Gill's Exposition of the Entire Bible
Also I heard the voice of the Lord,.... The Targum renders it, the voice of the Word of the Lord, as if it was the second Person, the Word, that was heard speaking; but it seems rather to be the voice of the first Person, the Father:
saying, Whom shall I send? to the people of Israel, to reprove them for their blindness and stupidity, and to threaten them, and foretell unto them their ruin and destruction; intimating that it was a difficult thing to pitch upon a proper person; and that there were but few that were fit to go on such an errand: this is spoken after the manner of men; otherwise the Lord knew whom to send, and whom he would send; and could easily qualify anyone he pleased, and send with such a message:
and who will go for us? not directing his discourse to the seraphim, as Aben Ezra and Kimchi; as if he consulted with them: for who of all the creatures is the Lord's counsellor? but to the Son and Spirit, who it is certain were concerned in this mission; for the following words were said when Isaiah saw the glory of Christ, and spake of him, John 12:41 and they are expressly attributed to the Holy Ghost in Acts 28:25 the Septuagint and Arabic versions, instead of "for us", read "unto this people"; and the Targum is,
"whom shall I send to prophesy? and who will go to teach?''
then said I, here am I, send me: for he who before thought himself undone, and unworthy to be employed in the service of God, now having a discovery and application of pardoning grace, freely offers himself to God: this shows the true nature and effect of an application of pardon; it gives a man freedom and boldness in the presence of God, and stimulates to a ready and cheerful obedience to his will, and engages him with the utmost alacrity in his service; so far is the doctrine of free and full pardon by the blood of Christ from being a licentious doctrine.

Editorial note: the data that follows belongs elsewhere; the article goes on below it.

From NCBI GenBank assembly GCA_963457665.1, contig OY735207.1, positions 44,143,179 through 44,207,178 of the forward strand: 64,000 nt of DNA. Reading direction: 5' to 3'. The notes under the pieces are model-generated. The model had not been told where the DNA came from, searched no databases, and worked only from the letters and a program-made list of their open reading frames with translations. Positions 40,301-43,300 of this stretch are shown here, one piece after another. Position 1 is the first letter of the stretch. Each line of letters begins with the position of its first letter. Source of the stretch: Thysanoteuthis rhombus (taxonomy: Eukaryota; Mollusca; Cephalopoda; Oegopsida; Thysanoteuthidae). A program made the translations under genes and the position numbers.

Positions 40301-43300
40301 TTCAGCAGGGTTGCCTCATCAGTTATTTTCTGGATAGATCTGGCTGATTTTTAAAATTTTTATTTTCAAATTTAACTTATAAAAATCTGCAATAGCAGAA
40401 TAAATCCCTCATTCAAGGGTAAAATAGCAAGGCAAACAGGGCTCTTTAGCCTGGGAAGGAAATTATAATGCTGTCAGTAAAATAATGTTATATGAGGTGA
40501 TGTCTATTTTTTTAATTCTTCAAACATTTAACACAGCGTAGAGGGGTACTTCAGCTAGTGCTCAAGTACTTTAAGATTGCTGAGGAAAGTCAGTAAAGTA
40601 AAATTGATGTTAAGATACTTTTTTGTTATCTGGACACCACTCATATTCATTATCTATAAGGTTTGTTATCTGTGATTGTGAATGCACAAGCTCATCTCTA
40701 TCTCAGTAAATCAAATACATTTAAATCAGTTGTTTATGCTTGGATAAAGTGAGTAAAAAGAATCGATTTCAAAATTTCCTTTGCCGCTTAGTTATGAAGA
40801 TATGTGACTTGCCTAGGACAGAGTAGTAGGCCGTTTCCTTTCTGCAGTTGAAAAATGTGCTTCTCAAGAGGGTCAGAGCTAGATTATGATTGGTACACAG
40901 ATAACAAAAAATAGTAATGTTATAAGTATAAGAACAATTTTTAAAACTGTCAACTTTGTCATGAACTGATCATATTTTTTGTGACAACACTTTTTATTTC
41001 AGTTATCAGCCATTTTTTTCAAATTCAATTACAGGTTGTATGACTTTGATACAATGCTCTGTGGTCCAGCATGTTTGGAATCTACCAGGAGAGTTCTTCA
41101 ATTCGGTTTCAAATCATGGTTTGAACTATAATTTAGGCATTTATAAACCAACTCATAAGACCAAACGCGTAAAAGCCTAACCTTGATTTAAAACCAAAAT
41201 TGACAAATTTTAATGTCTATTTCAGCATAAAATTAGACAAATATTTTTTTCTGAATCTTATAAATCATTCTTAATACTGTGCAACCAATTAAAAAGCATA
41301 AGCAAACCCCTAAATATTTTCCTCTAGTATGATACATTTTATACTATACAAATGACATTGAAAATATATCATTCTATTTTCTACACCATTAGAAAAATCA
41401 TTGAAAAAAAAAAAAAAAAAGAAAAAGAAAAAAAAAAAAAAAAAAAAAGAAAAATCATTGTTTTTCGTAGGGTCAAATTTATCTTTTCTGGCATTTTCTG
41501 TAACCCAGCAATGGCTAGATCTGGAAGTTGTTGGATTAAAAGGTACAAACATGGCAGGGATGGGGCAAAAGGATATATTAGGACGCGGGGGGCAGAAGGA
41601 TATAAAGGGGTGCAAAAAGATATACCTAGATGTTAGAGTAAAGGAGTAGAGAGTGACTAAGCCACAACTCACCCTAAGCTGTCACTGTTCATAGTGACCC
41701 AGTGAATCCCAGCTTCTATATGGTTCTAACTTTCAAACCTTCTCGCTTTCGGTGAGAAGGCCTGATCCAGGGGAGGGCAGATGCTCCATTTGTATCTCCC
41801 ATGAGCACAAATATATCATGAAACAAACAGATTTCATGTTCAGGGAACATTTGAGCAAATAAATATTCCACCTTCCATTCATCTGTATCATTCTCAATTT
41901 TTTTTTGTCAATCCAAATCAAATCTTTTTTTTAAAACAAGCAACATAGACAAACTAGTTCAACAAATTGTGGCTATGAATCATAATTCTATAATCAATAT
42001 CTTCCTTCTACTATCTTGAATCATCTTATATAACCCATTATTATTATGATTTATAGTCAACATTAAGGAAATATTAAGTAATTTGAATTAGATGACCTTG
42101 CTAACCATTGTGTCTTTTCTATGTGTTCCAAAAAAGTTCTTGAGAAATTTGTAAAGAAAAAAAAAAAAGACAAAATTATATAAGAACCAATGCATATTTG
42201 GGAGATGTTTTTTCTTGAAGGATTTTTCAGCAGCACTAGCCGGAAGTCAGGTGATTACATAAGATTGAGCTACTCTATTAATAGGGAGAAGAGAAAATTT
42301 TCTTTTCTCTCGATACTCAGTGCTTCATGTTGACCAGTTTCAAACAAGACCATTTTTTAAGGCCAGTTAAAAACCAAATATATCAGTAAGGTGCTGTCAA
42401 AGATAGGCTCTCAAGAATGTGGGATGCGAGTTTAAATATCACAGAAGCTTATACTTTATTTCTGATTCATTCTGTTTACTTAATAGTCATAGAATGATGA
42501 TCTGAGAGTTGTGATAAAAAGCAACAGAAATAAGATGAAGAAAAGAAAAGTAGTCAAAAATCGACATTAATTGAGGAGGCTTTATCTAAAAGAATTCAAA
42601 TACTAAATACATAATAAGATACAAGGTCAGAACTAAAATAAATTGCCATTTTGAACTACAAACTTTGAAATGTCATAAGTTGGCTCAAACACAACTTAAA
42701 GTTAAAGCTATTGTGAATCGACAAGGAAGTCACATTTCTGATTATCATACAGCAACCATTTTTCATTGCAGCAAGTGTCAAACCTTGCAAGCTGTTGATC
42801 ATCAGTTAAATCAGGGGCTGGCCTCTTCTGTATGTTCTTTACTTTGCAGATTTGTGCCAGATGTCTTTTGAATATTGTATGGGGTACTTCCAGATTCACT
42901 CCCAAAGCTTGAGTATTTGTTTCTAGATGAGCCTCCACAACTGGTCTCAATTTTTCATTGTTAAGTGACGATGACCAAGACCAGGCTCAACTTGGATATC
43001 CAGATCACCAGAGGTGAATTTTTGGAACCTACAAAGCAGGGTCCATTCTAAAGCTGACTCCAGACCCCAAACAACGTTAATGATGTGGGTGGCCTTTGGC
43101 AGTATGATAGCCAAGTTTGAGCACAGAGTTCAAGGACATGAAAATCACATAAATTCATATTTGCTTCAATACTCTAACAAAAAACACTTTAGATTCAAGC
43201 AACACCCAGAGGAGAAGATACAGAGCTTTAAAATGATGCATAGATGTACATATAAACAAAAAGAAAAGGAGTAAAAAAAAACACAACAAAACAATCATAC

Jamieson-Fausset-Brown Bible Commentary
8. I … us—The change of number indicates the Trinity (compare Ge 1:26; 11:7). Though not a sure argument for the doctrine, for the plural may indicate merely majesty, it accords with that truth proved elsewhere.
Whom … who—implying that few would be willing to bear the self-denial which the delivering of such an unwelcome message to the Jews would require on the part of the messenger (compare 1Ch 29:5).
Here am I—prompt zeal, now that he has been specially qualified for it (Isa 6:7; compare 1Sa 3:10, 11; Ac 9:6).